Saddam Hussein has been sentenced to death, and that is cause for great celebration – a brutal dictator who killed thousands has been sentenced to a punishment he most certainly deserves. However, it’s a good bet that Hussein will never be executed.
The reasons why he won’t be hanged are numerous. Islamic leaders have already warned that such an execution could energize terrorist activity. Unfortunately, this kind of warning is usually given credence by the West – see the cartoon controversy in Denmark as proof.
International pressure will be another factor in Hussein never receiving his punishment. The number of nations in the world that have banned the death penalty in all cases is far greater than the number of nations that maintain it as a criminal justice procedure. In fact, the European Union is already decrying Hussein’s eventual execution, according to a report by the Associated Press.
With President Bush’s approval numbers as low as they are – and with the reason for those poor marks often attributed to his unilateral attitude regarding both domestic and international politics – don’t count on the United States to take the unilateral step forward and do something, rather than just spout rhetoric, regarding the fact that Hussein needs to die. With the low international opinion of America at the forefront of the upcoming elections, this nation has grown far too watchful of international opinion for anything like that to happen.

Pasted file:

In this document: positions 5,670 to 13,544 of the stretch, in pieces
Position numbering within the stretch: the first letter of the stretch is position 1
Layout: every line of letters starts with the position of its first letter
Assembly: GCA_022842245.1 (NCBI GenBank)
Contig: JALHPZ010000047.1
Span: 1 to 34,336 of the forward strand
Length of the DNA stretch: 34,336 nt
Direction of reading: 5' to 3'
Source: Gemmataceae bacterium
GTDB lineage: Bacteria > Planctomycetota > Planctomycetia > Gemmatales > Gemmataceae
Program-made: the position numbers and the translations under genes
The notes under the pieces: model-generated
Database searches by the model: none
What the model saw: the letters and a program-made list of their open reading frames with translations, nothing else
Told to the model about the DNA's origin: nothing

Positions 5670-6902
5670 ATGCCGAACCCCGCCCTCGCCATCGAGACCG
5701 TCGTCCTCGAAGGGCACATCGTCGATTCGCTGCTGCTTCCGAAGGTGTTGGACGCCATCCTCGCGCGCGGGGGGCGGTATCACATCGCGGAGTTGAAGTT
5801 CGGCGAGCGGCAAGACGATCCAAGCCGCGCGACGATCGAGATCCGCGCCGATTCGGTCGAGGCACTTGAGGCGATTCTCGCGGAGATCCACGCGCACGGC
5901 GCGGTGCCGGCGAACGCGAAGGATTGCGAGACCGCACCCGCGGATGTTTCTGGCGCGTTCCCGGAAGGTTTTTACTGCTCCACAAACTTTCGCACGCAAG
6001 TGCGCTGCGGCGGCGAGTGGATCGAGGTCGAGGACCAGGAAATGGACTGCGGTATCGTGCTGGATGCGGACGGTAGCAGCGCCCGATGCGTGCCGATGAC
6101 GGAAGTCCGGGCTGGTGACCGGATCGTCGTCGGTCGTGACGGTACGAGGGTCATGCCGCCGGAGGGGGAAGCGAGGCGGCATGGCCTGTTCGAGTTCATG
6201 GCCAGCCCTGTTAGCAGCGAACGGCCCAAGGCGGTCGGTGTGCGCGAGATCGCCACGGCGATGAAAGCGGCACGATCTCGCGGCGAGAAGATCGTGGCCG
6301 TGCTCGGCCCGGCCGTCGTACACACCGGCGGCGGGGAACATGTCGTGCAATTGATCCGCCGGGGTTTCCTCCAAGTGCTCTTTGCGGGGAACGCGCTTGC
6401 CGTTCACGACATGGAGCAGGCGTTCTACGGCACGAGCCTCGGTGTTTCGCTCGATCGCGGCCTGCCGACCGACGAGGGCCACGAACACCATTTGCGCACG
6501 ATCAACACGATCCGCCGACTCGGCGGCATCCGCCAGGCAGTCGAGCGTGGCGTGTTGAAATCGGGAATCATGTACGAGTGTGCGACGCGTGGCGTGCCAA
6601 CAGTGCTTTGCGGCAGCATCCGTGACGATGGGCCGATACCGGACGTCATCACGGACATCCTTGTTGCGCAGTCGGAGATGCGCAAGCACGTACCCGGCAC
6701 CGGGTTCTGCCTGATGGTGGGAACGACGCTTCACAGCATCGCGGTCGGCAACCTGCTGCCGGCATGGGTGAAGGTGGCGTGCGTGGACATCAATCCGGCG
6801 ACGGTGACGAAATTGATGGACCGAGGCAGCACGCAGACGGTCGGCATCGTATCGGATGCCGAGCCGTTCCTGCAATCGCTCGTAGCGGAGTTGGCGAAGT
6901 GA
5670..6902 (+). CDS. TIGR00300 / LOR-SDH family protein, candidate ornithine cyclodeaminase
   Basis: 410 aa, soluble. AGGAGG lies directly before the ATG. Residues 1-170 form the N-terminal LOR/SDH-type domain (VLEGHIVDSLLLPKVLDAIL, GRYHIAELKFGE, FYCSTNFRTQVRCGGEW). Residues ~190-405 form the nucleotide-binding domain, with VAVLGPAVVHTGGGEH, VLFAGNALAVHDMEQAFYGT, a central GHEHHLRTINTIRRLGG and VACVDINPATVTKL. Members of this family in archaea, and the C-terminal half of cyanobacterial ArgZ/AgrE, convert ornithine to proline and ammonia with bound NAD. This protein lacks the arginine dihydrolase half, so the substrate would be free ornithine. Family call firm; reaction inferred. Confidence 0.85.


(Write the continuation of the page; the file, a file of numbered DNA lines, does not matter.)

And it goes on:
Furthermore, the questionable nature of Hussein’s trial already has many human rights lawyers and “watchdog” groups affiliated with the United Nations in an uproar. Iraq – at least portions of it – is a fledgling democracy without a deeply established judicial system. In America’s well-established legal system, the appeals process between a death sentence and execution can take decades. Imagine how long such an appeals process could take in Iraq, where every international legal group is watching every legal event that transpires.
By the time Iraq could even consider executing Hussein, one of two things will have happened: Iraq will have descended into a horrible, uncontrolled civil war upon America’s departure, or Iraq will have a brand new, shaky democracy vulnerable to legal battling without end.
Either way, Hussein’s execution by Iraq is unlikely: There will either be no real state in Iraq, or the state will be new, conflicted and careful in its steps forward.
Hussein definitely deserves execution, and it’s good he has been sentenced to die. Unfortunately, like many things in politics, Hussein’s death sentence is probably just lip service.